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Articles by Ahmed Noah Badr
Total Records ( 3 ) for Ahmed Noah Badr
  Ahmed Noah Badr , Antonio Franciseco Logrieco , Hassan Ahmed Amra and Taha Hussein
  Background and Objective: Mycotoxins are secondary metabolites of fungi producing toxin, those compounds were appeared in feed and food are unavoidable. Ochratoxin A (OTA) was first described as a toxic compound produced by Aspergillus ochraceus, latterly there are numerous strains of molds identified as ochratoxin excreted such as Penicillium verrucosum and Penicillium nordicum. Cereal is important component of the daily diet in Egypt. This study was undertaken to determine the presence of OTA in wheat from Egyptian fields and markets. During seven seasons (2009-2014) there is variation in the environmental condition. Materials and Methods: Wheat samples of ten governorates were tested for ochratoxin A contamination all over the seasons. Samples were tested for its contamination by toxigenic fungi against the changes in meteorological data, the results were analyzed statistically by M stat program version 6. Results: The average temperature ranges and the relative humidity had been changed and it was swing low and high, which had been resulted in difference between fungi types and amount of mycotoxins excretion. Ochratoxin A concentration in positive samples of wheat ranged between 2.1-24.9 μg kg–1 for first season and 1.3-21.4 μg kg–1 for last season. Wherever, the temperature changed up by mean of 2-5°C and humidity increased up. Conclusion: Mycotoxins are climate sub-ordinated plant and storage linked problems, also affected by non-designed factors (bioavailability of micro-nutrients, pests and insects damage) that are successively driven by climatic situation changes. Along with of those causes, climate performs as the key agro-ecosystem command force of fungal colonization and mycotoxins excrete.
  Ahmed Noah Badr , Mohamed Gamal Shehata and Adel Gabr Abdel-Razek
  Background and Objective: Jojoba as well as jatropha contains many active ingredients that have important roles to give them antioxidant efficiency, furthermore; fatty acids composition give a substantial function as antimicrobial properties. Thus, it may enhance the resistance to pathogenic microbes and toxins. This study aimed to evaluate antioxidant, antimicrobial and antifungal activities of jojoba and jatropha materials. Materials and Methods: Jojoba and jatropha oils fatty acid composition were analyzed, total phenolic and flavonoid was determined and the antioxidant activities were evaluated. The antimicrobial activity of extracts was investigated against some pathogens by agar well and disk diffusion method. The oil and pomace extract of jojoba and jatropha were tested for antifungal activities against four toxigenic fungi. Inhibitory activity of materials against aflatoxins production was evaluated using High-performance liquid chromatography (HPLC). Statically analysis using one way ANOVA was done using SPSS v.16. Results: The major fatty acids were mono-unsaturated fatty acids, 97.4% for jojoba and 42.2% for jatropha, while palmitic acid and stearic acid being the major saturated fatty acids in jatropha oil. Total phenolic and flavonoid contents were ranged from 12.5-996.5 mg of GAE g–1 and 5.92-180.83 mg of catechol g–1, respectively. Reducing ratio of aflatoxins were vary between 43.8-26.6% for aflatoxin B1, 38.61-14.5% for aflatoxin B2, 33.2-14.6% for aflatoxin G1 and 34.3-9.4% for aflatoxin G2, while for total aflatoxins were between 38.7-18.75%. Conclusion: Jojoba oil was more effective and more antimicrobial than jatropha oil, the pomace extract shows more efficacy for jatropha than jojoba and they have variable effect against pathogens and aflatoxins.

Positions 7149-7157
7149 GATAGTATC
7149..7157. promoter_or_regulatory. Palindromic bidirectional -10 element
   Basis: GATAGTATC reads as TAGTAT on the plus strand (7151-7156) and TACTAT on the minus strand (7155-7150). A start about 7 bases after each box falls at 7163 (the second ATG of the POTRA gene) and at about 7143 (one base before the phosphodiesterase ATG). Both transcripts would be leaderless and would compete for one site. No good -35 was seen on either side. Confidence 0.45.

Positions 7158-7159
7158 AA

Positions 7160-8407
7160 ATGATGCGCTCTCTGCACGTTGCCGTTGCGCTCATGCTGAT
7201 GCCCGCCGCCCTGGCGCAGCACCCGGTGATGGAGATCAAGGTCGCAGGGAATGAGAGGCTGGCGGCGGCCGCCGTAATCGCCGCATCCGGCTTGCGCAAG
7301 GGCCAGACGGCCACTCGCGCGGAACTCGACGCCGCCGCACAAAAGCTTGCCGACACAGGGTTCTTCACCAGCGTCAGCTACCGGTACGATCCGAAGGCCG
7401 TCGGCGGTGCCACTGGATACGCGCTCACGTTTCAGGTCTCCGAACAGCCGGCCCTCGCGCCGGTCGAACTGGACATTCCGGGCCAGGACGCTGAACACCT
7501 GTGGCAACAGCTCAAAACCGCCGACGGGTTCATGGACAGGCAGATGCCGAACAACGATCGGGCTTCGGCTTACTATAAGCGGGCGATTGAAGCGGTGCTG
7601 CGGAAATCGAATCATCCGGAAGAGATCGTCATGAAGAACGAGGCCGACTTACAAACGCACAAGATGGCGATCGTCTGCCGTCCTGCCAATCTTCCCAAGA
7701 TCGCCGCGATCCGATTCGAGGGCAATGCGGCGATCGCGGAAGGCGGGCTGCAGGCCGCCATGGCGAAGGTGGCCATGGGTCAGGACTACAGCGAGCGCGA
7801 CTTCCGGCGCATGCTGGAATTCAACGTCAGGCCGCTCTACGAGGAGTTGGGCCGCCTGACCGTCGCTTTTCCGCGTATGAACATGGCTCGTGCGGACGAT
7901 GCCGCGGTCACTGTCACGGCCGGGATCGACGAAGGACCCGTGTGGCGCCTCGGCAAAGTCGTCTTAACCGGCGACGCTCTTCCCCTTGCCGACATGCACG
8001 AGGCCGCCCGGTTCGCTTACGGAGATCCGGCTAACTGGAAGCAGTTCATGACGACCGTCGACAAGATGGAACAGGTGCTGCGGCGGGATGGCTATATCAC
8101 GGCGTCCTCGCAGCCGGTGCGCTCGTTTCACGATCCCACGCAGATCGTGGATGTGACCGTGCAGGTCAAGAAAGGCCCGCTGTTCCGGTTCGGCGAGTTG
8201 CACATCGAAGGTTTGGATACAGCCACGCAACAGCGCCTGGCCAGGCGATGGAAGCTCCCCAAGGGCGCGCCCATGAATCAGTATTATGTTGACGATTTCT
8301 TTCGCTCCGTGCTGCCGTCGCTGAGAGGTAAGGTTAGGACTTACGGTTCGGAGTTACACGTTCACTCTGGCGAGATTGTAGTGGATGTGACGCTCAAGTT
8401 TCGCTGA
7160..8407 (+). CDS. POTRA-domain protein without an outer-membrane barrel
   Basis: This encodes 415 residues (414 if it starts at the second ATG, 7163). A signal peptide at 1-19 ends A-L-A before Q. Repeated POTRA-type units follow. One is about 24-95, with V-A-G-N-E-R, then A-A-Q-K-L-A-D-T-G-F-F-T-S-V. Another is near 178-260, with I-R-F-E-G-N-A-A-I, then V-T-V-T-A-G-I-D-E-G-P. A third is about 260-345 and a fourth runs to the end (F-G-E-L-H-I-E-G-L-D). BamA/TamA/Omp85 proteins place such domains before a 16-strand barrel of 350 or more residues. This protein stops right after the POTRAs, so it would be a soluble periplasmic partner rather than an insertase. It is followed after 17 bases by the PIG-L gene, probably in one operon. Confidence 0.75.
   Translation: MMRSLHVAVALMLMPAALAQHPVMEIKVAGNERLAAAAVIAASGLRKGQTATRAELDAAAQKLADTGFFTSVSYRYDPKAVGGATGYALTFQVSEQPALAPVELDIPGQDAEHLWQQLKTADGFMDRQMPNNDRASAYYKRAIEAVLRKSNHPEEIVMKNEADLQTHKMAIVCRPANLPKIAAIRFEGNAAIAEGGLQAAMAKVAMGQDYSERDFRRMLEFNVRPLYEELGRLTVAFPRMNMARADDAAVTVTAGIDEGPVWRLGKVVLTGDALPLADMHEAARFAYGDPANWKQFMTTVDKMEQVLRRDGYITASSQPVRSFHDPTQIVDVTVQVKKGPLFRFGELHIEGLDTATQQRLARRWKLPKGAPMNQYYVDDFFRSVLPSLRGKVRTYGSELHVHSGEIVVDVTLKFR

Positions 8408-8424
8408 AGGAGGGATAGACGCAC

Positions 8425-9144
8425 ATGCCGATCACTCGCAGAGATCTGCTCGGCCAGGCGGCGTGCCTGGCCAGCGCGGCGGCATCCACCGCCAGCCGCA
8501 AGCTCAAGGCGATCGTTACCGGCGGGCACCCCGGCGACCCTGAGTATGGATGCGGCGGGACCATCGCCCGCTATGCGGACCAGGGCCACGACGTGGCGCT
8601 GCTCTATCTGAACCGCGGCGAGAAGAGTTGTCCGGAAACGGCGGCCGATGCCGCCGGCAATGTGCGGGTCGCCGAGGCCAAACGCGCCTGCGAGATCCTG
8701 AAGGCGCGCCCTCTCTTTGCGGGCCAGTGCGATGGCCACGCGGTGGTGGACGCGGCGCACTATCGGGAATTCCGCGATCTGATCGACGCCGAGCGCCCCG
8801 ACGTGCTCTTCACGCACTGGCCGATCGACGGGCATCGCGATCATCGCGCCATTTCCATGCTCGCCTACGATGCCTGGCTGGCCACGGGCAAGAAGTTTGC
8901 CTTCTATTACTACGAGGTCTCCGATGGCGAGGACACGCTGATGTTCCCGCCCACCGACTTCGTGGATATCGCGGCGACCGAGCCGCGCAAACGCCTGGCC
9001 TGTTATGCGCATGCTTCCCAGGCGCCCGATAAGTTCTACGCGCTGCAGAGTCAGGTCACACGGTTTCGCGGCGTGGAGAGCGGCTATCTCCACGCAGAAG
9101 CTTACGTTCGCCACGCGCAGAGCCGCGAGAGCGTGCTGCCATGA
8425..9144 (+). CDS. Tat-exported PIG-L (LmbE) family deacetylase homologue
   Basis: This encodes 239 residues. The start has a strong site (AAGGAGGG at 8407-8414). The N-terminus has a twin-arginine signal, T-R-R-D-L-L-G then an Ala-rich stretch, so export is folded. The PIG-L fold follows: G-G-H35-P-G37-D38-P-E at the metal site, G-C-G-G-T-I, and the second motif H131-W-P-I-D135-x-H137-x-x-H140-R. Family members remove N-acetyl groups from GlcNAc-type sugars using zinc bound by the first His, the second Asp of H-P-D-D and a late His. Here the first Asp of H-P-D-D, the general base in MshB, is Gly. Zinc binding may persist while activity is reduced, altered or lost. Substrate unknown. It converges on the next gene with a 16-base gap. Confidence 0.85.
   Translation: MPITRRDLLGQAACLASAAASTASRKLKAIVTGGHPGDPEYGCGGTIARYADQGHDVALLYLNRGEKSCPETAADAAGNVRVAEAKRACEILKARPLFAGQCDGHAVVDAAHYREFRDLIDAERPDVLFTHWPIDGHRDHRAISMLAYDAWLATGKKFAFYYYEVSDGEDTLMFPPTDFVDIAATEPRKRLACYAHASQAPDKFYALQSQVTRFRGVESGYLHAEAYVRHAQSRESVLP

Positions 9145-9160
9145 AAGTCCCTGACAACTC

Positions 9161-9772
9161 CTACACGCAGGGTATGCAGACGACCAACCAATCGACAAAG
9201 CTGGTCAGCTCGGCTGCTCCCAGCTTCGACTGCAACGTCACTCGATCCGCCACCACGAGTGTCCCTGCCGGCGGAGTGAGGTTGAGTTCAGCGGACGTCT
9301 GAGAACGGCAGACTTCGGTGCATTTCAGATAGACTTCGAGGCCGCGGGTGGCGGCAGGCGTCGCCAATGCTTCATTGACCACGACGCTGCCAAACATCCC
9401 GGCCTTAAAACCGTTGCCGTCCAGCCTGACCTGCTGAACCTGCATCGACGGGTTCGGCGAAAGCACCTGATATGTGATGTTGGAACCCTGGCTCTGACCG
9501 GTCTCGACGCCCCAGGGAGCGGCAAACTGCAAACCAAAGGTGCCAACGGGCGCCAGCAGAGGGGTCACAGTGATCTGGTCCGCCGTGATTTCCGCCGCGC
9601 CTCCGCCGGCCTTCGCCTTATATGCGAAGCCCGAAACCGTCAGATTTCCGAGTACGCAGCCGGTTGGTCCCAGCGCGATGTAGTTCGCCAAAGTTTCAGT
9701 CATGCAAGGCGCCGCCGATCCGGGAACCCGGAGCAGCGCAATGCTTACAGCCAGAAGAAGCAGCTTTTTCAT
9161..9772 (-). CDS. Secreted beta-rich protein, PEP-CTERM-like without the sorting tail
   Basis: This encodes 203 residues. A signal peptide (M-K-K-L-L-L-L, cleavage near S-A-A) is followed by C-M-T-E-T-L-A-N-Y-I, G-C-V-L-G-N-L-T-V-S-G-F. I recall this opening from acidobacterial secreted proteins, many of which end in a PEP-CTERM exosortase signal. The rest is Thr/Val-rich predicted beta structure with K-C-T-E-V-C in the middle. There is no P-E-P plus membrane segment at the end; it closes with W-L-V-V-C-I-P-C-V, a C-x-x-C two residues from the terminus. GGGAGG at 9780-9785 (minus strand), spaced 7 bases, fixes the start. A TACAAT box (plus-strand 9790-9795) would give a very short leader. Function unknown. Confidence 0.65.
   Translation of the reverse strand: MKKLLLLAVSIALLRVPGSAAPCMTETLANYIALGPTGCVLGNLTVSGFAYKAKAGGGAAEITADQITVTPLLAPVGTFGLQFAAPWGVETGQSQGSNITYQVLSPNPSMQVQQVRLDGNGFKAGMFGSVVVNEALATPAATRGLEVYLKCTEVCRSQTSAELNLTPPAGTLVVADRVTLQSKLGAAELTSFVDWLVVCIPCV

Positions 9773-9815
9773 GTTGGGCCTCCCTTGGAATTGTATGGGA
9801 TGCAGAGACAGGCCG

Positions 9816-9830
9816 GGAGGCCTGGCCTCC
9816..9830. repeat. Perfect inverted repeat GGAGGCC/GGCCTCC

Shaaban Mostafa Abdel-Fattah , Ahmed Noah Badr , Ferial Abdel-Hamid Abu Seif , Safaa Mohamed Ali and Ramadan Ahmed Hassan
  Background and Objectives: Plant extracts included several antioxidant molecules like phenolic, tocopherols, flavonoids and other active molecules. These compounds could have antimicrobial properties and could control mycotoxigenic fungi in foods and feeds, avert utilizing synthetic chemicals. This study aimed to evaluate several wild stevia extracts impact on toxigenic fungi and mycotoxins as food hazards. Materials and Methods: A plant of wild Stevia (WST) was extracted using three different methods. Extracts tested as antimycotic contra toxigenic fungi. Antibacterial activity against positive and negative gram bacteria assessed. Oxidative activity estimated by the spectrophotometer via two different assays. Phenolic and flavonoid molecules spectrophotometrically evaluated. Aflatoxins content and the reducing ratio evaluated using HPLC assay. Result statistically analyzed using analysis of variances (ANOVA one way SPSS.16). Results: The three extracts showed variation for inhibiting bacterial and fungal growth with antioxidant efficiency. Among the extracts, aqueous-ethanolic extract (1:1) recorded as the highest antimicrobial, antimycotic and antioxidant potency. The antioxidant activity of tested extracts was varying depending on extracting type. The concentration of 10 mg mL1 of WST ethanolic and aqueous-ethanolic extracts was more effective than their aqueous extract, in inhibition of fungal growth or aflatoxin production. The aqueous alcoholic extract was the most effective in aflatoxin degradation. Conclusion: While WST leaf showed promising antioxidant, antifungal and antibacterial activities. Extraction methods in present research were applied by the eco-friendly solvent system. These findings indicate the possible exploitation of this plant as modern food preservatives side to a good ability of the aqueous alcoholic extract to limit mycotoxin.
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